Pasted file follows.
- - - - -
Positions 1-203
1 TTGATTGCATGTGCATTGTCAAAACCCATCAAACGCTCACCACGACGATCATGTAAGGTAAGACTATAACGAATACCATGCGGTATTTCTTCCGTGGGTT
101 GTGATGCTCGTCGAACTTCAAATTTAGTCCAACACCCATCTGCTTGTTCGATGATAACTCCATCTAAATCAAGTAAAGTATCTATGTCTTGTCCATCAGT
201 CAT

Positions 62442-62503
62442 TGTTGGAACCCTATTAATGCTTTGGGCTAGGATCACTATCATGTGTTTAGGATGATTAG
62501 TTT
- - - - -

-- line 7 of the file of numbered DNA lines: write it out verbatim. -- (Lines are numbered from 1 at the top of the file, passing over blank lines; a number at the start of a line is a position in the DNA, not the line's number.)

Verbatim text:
62501 TTT